15 December 2014

Saving electricity, money and greenhouse gasses

The end of the year is a good time to think about electricity, gas and water usage and how you can manage your usage. Work out what you pay, on average, see if you improved your usage figures during the year, or if they still need work. We're a mixed bag here. We are really good with electricity and gas but we struggle with keeping the water usage down. We're still under the local average for water usage, but I want to be better than that.

The spike in our usage during the August period was when our inverter broke down and we had no solar power to use.

Don't think about your electricity as one single block. Divide it up into hot water, lights, cooking etc, depending on what your appliances are, and it should be easier to manage it.

GENERALLY:
  • Turn off electricity when you leave the room. It will soon become a habit. Yes, it's only saving a fraction but if it becomes a habit and you do it for the rest of your life, the savings, in dollars and green house gases, will add up. 
  • Buy energy rated when upgrading appliances. 
  • Have groups of appliances on a power board and turn the board off at the wall at night. 
  • Electric ovens - bake more than one thing at a time, turn power off a few minutes before the food is cooked and allow it to finish cooking in residual heat.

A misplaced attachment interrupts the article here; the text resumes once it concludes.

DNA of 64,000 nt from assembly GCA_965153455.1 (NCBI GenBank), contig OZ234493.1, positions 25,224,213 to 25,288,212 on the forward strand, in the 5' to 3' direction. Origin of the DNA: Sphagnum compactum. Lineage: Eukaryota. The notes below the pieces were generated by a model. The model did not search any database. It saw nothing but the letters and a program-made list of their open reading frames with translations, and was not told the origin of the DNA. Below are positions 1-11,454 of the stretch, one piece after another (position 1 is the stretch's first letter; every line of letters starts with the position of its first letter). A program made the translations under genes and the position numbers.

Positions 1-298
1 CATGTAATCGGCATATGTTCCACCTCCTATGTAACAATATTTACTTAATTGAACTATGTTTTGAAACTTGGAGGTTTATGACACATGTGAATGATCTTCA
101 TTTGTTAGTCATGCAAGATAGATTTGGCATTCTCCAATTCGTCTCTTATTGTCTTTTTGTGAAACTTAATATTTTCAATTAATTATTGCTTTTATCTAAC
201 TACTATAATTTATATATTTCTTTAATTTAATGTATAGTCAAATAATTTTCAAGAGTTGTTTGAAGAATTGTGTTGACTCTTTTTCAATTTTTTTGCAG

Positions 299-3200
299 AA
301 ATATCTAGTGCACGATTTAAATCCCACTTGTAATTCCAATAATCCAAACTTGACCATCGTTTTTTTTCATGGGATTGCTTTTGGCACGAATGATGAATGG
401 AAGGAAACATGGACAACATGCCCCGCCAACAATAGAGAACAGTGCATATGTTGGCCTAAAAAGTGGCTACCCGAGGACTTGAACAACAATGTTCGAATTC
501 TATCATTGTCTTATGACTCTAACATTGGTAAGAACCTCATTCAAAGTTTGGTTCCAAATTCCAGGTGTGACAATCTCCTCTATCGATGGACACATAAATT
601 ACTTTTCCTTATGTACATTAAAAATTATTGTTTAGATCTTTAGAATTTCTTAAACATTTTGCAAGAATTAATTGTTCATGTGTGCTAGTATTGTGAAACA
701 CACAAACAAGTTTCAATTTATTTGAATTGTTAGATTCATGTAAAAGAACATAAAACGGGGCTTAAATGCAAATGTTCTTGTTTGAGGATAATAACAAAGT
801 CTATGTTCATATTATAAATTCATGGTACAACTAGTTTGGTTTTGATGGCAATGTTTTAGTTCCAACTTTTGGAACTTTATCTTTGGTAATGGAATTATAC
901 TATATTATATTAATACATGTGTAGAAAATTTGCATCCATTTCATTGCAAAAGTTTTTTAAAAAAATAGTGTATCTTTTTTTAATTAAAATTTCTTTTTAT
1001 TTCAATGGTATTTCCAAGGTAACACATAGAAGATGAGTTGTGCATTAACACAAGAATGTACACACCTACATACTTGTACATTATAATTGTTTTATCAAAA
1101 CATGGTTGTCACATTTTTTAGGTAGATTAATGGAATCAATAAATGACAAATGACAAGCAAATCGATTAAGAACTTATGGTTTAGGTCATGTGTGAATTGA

• Use a slow cooker in the winter.
SOLAR
We have a solar hot water system and seven solar panels and our last bill was $26.32 in credit. Our bills have been up and down lately, due to a broken solar inverter, so I find it easier and more accurate to go on the average usage figures instead of the amount. Currently we use 5.9 kWh, which is half the average of one person in our area. If we were using what most people use, we'd be on 13.8 kWh.  We're not experts but we always seem to be very frugal in our usage or electricity, so let me share a few thoughts with you. 

If you're going to invest in solar power, buy a solar hot water system first. Hot water uses about thirty percent of our total energy. A solar hot water system is a smaller investment than electricity photovoltaic panels so you'll be able to save that thirty percent without such a large investment. When you have enough money for panels, your hot water is already catered for, so all the energy you produce can go towards your electrical appliances and you probably won't need to install as many panels.

INSULATION